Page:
Trailer For New Film Dealing With The Touchy Subject Of Depression – ‘Stranded In Existence’

Trailer For New Film Dealing With The Touchy Subject Of Depression - 'Stranded In Existence'

When you think about it, one subject that black filmmakers
have basically overlooked is the subject of mental illness.

Of course, there are exceptions, such as filmmaker Jono Oliver’s quite moving and powerful
recent indie feature, Home (which will be screened at the Black Harvest Film Festival in Chicago this August).
But aside from Oliver’s film, black films that deal with mental illness are few
far and far between.

There’s no one reason why for this. Perhaps because the
subject of mental illness is still a touchy one among black people, or possibly
because it’s considered to be “dirty laundry” that shouldn’t be exposed in
the public. Who knows?

But there’s a newly completed film that attempts to address
the subject, from Southern California-based writer and director Adekola Popoola, titled Stranded in Existence.

The film, which was produced by Nabila Lester, is set on a college campus and deals a young student
(played by Dominique Williams) who, among his peers, is perceived as a nerd or an “alienated weirdo.” But Nicholas is, in fact, actually struggling “with the mental illness of depression to the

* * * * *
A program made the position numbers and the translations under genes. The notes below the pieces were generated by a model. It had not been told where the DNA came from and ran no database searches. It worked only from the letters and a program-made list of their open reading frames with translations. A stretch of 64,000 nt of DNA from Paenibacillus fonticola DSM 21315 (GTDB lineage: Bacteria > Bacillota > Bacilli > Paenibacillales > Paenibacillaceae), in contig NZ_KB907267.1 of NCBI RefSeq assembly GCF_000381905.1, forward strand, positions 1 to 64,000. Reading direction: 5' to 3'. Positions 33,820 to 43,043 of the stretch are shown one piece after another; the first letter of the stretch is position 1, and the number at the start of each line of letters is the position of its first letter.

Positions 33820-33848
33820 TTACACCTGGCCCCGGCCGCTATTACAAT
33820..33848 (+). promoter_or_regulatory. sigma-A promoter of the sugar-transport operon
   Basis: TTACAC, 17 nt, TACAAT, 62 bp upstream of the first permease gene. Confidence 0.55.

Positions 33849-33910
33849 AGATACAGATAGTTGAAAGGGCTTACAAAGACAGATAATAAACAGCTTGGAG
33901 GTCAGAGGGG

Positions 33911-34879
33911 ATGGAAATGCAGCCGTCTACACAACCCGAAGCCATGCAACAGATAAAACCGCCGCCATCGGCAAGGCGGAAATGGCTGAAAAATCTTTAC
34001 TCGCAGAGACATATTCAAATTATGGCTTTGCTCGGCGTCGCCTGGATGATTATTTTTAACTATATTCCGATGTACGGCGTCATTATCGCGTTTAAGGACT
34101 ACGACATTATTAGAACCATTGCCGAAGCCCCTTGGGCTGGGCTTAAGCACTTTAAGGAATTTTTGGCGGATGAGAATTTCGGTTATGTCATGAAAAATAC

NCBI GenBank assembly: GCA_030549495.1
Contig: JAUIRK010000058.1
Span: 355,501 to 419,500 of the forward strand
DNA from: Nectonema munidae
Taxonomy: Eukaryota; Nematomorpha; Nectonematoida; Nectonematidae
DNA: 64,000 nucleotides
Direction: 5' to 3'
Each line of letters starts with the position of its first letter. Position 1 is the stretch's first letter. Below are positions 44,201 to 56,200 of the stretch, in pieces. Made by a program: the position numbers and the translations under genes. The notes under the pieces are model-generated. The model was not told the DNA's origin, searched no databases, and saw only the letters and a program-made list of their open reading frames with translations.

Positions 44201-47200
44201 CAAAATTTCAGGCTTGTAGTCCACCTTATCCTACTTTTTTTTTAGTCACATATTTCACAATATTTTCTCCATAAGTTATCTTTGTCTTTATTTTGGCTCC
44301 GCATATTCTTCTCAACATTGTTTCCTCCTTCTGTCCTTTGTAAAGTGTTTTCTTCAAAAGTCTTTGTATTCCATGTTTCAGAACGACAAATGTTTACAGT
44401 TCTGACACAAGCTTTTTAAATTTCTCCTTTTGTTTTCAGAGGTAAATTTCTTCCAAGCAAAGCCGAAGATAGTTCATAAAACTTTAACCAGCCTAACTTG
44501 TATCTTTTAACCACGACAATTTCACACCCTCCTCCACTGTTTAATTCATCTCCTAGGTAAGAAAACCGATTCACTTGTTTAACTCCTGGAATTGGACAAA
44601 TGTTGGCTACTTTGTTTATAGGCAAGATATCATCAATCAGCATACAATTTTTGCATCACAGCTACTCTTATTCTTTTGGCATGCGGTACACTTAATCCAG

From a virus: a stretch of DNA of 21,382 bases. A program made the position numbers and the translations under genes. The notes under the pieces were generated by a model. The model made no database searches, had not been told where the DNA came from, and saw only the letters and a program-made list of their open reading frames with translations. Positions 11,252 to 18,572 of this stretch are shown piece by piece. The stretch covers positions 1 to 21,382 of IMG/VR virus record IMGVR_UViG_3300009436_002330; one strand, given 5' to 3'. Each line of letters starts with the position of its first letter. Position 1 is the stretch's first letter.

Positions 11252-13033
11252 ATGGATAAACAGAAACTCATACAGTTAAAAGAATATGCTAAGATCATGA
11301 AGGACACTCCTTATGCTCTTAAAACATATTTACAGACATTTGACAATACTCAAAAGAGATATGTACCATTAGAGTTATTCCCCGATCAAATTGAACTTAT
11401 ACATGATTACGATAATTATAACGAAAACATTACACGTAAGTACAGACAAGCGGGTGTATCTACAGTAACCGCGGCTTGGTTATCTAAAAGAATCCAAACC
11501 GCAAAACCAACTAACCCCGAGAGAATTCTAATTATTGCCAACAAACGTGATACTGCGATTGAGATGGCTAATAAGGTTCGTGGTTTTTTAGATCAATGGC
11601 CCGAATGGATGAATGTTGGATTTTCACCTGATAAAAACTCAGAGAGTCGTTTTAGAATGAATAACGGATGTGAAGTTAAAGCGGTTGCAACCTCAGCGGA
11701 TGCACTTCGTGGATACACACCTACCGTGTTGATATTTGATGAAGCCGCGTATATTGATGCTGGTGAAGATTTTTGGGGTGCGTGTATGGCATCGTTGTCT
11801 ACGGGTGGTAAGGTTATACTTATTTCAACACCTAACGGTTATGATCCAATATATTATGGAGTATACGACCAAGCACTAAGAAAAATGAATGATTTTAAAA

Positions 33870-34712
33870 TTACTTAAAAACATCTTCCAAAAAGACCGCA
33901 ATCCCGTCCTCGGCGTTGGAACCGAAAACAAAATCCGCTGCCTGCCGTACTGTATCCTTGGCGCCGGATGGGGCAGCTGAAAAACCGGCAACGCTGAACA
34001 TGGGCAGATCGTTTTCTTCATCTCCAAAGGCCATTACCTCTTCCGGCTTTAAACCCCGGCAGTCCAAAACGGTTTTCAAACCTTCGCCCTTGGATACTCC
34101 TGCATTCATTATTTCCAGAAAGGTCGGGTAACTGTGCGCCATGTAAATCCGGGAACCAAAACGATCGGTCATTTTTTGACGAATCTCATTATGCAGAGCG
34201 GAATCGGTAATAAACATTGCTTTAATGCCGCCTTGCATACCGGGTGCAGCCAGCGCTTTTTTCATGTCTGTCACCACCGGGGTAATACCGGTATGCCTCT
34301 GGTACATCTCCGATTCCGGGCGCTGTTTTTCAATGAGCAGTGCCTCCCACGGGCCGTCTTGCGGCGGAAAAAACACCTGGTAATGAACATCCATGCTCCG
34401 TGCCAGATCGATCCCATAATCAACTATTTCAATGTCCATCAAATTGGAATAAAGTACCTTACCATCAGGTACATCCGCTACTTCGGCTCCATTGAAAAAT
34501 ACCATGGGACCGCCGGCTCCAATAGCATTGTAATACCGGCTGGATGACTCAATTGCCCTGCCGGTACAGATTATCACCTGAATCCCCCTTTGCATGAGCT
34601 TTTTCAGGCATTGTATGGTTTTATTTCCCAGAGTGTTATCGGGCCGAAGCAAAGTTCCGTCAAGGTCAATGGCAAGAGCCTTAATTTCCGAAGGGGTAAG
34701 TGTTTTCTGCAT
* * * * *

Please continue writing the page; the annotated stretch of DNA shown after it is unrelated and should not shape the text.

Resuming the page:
point that he has become extremely alienated and feels trapped in life.  Ending his life, seems to be the only way
out, until a simple act of kindness from the young lady he loves, Sade, gives
him the hope that he can win her heart; he must be successful if he wants to
see a future and not die.
  

Popoola says that, with this film, he “felt it was imperative that mental illness or depression gets addressed from a perspective that we aren’t
always privy to.  I’ve met people from
all walks of life who suffer from depression. Still, they are productive in society and do incredible things.  I wanted to help de-stigmatize depression and
certain forms of mental illness.

Here’s the trailer:

This Article is related to: News


Comments

Man-Over-Bored

Wow — what an important film! Where can it be seen, specifically in Los Angeles?

D.A.

Wow, I want to see this film, but then again I don't. It is a touchy issue in the black community, but I'll one up you and say that it's a touchy issue in The religious community. One of the things alluded to in the trailer is that the protagonist is not supposed to have these issues because he's blessed by God. Most will think nothing of it because most still associate monetary & material wealth with "Freedom" and happiness. But we all know freedom ain't free and happiness is subjective. So Please keep updating on this project, it really hits close to home for me. Not that that that should be your concern.

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